RN31_10b: Discriminatory Practices in Europe: Case Studies
An Ethnographic Case Study To Everyday Practices Of Ethnic Discrimination In Flemish Secondary Education
University of Antwerp, Belgium
Ethnic discrimination in the educational sector has been a topic of research within a myriad of social disciplines. Yet surprisingly, European sociological research pays limited attention to the different levels and types of ethnic discrimination within specific school settings. The research project aims to accumulate in-depth knowledge about different types and forms of interpersonal and institutional ethnic discrimination and their interconnectedness in specific secondary school settings. This paper presents the results of a four-month ethnographic case study in two class groups of the second grade of secondary education in one school situated in the northern part of Belgium (Flanders). The researcher combined participant observation, document analysis, a diary method for pupils, and interviews with pupils, teachers and leading staff. The results highlight the complexity and diversity in which different types and forms of interpersonal and institutional ethnic discrimination can come to surface in one school setting. Subsequently, the results also show a possible relationship between the different forms and types of ethnic discrimination in everyday school interactions and the way in which ethnic diversity is approached and conceptualized by teachers, leading staff and the school policy. The results emphasize the ongoing need to support school staff in gaining insight about the complex ways in which ethnic discrimination may arise and its relationship with a specific school context.
Discrimination in the Rental Housing Market: Field Experiment in Ireland
Trinity College Dublin (TCD) and University College Dublin (UCD), Ireland
This paper presents a field experiment on ethnic discrimination in the rental housing market in Ireland. The experiment design involved creating six fictitious applicants with different ethnic and gender names. These applicants applied for vacant rental apartments in the Dublin area that were advertised on the main rental property website Daft. This field experiment is the first of its kind in the Irish context and hence addresses a significant research gap in the area of ethnic discrimination, particularly in relation to ethnic discrimination in the rental housing sector. Furthermore, this is a timely research given the current housing crisis in Ireland, particularly considering the rising homelessness and a sharp increase in the shortage of housing. Our preliminary findings indicate that Nigerian applicants are less likely to receive an invitation to view an apartment than Irish or Polish applicants.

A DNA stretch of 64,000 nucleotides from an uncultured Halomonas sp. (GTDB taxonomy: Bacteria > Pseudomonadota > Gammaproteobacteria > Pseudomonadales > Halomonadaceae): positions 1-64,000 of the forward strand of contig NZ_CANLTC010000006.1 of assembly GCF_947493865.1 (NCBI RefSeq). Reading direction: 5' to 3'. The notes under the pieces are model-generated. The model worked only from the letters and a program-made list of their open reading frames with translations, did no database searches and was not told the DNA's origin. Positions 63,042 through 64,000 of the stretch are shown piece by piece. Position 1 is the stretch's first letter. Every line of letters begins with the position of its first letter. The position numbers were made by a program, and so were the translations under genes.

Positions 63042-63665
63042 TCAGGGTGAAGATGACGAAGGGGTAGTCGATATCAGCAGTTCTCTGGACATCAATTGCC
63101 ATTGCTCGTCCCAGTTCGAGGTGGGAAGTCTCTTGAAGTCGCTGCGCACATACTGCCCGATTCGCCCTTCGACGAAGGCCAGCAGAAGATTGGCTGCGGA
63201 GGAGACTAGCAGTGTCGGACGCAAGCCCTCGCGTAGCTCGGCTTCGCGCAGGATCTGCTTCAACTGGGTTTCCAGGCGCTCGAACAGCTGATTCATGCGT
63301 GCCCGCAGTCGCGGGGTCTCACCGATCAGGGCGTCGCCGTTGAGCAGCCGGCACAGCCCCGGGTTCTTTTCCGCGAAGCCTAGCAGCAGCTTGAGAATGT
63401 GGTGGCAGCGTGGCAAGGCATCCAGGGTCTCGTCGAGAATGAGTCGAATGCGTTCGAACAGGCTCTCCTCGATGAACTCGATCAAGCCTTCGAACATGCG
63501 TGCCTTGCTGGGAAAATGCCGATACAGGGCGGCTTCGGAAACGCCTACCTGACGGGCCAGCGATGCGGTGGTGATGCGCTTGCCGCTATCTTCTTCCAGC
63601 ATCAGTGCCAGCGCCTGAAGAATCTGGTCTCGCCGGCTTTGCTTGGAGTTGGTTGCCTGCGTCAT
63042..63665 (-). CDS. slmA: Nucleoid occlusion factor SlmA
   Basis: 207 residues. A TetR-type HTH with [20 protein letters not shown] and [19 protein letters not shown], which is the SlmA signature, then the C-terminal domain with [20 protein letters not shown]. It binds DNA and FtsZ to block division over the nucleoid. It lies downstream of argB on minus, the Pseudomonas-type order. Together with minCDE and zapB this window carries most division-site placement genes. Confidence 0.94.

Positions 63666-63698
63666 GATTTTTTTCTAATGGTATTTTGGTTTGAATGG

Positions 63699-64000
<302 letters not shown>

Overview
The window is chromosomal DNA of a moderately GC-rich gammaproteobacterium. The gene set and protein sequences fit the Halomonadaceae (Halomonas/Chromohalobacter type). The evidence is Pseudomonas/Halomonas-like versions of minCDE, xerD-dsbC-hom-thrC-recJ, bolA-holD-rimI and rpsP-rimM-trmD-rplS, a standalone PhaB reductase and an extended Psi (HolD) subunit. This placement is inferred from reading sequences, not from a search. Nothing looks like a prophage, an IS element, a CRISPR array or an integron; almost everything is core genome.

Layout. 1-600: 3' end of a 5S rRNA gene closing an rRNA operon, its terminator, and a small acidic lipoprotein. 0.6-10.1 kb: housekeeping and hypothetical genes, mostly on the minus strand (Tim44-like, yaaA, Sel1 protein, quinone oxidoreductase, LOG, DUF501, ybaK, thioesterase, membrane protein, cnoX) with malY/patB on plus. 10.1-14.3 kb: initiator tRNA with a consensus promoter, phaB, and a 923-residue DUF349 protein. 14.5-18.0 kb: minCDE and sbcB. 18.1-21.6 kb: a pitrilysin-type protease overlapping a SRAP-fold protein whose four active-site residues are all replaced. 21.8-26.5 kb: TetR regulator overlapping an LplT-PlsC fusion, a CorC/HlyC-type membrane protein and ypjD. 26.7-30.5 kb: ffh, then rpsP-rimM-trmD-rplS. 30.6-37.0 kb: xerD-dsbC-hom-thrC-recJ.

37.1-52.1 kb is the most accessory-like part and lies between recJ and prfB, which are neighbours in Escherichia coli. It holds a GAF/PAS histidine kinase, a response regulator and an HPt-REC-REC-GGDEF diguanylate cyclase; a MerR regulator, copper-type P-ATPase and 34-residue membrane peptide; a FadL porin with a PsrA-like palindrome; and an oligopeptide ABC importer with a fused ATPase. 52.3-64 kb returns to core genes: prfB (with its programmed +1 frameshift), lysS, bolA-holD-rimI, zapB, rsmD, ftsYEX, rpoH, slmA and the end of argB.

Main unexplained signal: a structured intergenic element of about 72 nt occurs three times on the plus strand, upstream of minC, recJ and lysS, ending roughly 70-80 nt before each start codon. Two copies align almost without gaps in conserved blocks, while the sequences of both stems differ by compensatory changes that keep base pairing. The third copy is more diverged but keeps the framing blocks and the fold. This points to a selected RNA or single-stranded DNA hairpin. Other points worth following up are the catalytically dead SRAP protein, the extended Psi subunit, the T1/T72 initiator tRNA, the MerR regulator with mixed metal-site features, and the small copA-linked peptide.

Ethnic Differentiation of Czech Primary Schools: the Case of Brno
1Masaryk University - Faculty of Economics and Administration, Czech Republic; 2Masaryk University - Faculty of Social Studies, Czech Republic
Ethnicity is a fundamental social determinant of educational inequalities in the Czech Republic. It is already manifesting at the level of primary education. The present paper focuses on the question whether Czech primary education shows any segregation tendencies, and whether these tendencies are strengthening or weakening over time. For the purpose of this paper, we work with data from the city of Brno, which has been participating every year since 2006 in a nationwide project that gathers photos of pupils enrolled in first grade of elementary schools. Thanks to the regular attendance in this project (about 80 percent of all Brno schools), this event provides unique data that allow us to mapp the ethnical composition of first grades of primary schools in Brno. We will focus on how the number, size and, above all, the ethnic composition of the first grades in Brno schools vary between 2006 and 2014. The ethinc composition of the classes is examined by the method of external categorization. We employ both univariate and log-linear modelling analyses to explore our data and present our results. Our findings indicate that there is a double differentiation/segregation of Roma children at the city level. One is structurally conditioned, while the other can be explained by social action.